Characters Discussed (Cyclopedia of Literary Characters, Revised Third Edition)
Siddhartha, a Brahman’s son, tall and handsome. He decides in his youth to seek enlightenment. As a result of this quest, he and his friend Govinda leave their comfortable homes and join a group of wandering ascetics, the Samanas. Later, they go to hear the Buddha. Although Siddhartha admires the man, he feels that the life of this monk is not what he is seeking, so he leaves. In his wanderings, he sees a beautiful courtesan and decides that he must know her. She sends him to a merchant to learn a trade. While she teaches him about love, the merchant teaches him about business. By the time he reaches the age of forty, he realizes that he has not found enlightenment. He wanders into the forest, where he meets a ferryman. He stays with him and finally achieves enlightenment by listening to the songs of the river.
Govinda, a monk. A childhood friend of Siddhartha, he insists on accompanying him and joining a group of wandering ascetics. When he hears the Buddha speak, he decides that he must remain with this man, and the friends part. Much later, he encounters a wealthy man sleeping in the woods and stands guard over him until he awakes. It is only then that he discovers that it is his old friend Siddhartha. He is surprised at the changes he finds but makes no judgments. In old age, after the death of the Buddha, he hears of a ferryman who is considered a sage and a holy man, and he goes to see him....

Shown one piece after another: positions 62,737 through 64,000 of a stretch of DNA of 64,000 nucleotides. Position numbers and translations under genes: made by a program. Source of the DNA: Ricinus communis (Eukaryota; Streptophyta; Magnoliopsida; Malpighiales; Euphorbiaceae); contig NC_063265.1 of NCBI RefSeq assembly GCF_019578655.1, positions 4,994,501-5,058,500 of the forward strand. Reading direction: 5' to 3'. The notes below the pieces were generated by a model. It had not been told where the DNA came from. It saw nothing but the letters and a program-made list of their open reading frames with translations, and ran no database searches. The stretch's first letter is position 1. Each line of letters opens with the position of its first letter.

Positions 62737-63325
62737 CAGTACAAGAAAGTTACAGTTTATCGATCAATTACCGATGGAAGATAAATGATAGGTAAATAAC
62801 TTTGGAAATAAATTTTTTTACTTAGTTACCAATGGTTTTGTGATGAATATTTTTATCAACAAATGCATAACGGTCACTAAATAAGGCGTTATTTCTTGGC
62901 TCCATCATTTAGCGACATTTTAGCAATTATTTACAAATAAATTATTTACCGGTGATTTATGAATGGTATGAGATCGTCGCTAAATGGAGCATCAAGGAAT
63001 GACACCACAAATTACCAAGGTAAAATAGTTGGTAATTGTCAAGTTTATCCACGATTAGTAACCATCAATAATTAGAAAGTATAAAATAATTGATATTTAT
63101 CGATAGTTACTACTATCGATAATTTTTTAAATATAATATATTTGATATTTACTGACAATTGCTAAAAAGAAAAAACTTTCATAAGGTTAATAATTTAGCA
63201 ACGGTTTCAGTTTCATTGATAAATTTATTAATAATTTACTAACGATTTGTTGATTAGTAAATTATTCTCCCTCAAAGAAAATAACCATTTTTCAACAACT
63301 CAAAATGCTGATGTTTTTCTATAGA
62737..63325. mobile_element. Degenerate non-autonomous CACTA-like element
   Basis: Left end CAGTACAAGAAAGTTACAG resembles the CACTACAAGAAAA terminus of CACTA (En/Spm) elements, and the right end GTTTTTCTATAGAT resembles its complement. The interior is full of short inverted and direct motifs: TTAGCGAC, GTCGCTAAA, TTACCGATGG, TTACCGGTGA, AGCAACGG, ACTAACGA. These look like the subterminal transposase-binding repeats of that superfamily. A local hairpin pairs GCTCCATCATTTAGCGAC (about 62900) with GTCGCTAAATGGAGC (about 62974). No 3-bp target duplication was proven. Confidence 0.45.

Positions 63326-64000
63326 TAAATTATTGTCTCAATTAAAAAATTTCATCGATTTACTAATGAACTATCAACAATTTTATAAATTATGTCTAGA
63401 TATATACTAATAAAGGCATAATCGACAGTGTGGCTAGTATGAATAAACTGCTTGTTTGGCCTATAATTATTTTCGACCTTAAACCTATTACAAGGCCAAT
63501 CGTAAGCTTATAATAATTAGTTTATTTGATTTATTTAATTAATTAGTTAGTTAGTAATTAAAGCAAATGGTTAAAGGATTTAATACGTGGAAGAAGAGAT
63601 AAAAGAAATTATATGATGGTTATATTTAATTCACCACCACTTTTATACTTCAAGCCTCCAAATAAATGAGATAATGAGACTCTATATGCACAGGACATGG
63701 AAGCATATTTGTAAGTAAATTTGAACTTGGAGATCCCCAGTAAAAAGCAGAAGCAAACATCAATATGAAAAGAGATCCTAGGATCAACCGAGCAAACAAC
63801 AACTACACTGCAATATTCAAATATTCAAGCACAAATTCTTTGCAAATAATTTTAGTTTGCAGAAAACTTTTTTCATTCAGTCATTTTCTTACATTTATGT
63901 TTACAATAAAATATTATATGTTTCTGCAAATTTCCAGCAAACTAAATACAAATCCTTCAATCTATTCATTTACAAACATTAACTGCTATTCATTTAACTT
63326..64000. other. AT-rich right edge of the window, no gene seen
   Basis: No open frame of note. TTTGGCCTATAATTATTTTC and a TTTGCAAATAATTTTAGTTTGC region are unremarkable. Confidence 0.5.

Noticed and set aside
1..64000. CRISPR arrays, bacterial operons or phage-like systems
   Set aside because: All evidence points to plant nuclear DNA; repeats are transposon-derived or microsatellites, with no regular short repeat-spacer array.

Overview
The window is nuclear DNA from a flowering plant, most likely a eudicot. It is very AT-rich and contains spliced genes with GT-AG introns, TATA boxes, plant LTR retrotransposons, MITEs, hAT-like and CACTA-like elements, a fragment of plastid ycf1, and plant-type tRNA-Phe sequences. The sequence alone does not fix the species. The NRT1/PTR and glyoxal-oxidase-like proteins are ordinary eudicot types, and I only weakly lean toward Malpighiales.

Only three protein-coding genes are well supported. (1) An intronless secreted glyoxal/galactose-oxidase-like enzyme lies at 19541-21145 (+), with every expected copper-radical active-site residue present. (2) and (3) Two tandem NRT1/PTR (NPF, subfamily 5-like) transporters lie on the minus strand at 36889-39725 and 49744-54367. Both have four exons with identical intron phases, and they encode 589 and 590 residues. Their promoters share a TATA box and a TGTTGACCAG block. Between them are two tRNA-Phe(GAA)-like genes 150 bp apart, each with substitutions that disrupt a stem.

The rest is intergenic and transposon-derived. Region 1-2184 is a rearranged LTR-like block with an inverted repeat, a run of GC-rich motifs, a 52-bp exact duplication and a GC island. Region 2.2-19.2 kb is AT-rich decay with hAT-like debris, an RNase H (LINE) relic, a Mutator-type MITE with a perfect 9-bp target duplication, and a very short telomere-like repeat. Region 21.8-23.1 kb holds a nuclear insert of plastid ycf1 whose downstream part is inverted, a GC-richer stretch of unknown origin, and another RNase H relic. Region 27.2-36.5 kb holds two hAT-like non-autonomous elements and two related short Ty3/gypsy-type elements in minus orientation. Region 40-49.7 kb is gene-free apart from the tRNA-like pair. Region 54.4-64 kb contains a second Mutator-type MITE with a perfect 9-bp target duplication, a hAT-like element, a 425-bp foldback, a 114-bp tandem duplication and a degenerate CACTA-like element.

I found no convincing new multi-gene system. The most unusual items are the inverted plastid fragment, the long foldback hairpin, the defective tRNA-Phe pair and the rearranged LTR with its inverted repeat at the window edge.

(The entire section is 600 words.)
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The Characters (Masterplots II: World Fiction Series)
In keeping with this novel of ideas, all the major characters in the novel, with the exception of the merchant Kamaswami, are spiritual seekers, each after his own fashion. Most important among them is the protagonist, Siddhartha. Siddhartha is a romantic in the sense that he rejects familial and institutional ties in order to discover truth through his own personal experience. He must make his own mistakes and learn from them, just as his son must do in his turn. Yet Siddhartha possesses a superior soul; his intrinsic purity inevitably reasserts itself, even though he is caught for many years in the false life of sensual pleasure. His personal qualities are less important, however, than the philosophical nature of his quest for enlightenment.
Govinda is always the loyal disciple, never the leader or trailblazer. He accepts a position subordinate to Siddhartha from the outset. Siddhartha is the one who will do great things, and Govinda wants no more than to be his servant and companion. It is Siddhartha’s decision to join the Samanas, and it is also his decision to leave them. It is appropriate that Govinda remains as a disciple of the Buddha; he is happier when he can follow a set of teachings along a prescribed path. By the end of his life, he has won the respect of the younger monks, but he still remains a seeker. Following the conventional path, he has not found peace, a fact which confirms Siddhartha’s earliest suspicions.
(The entire section is 448 words.)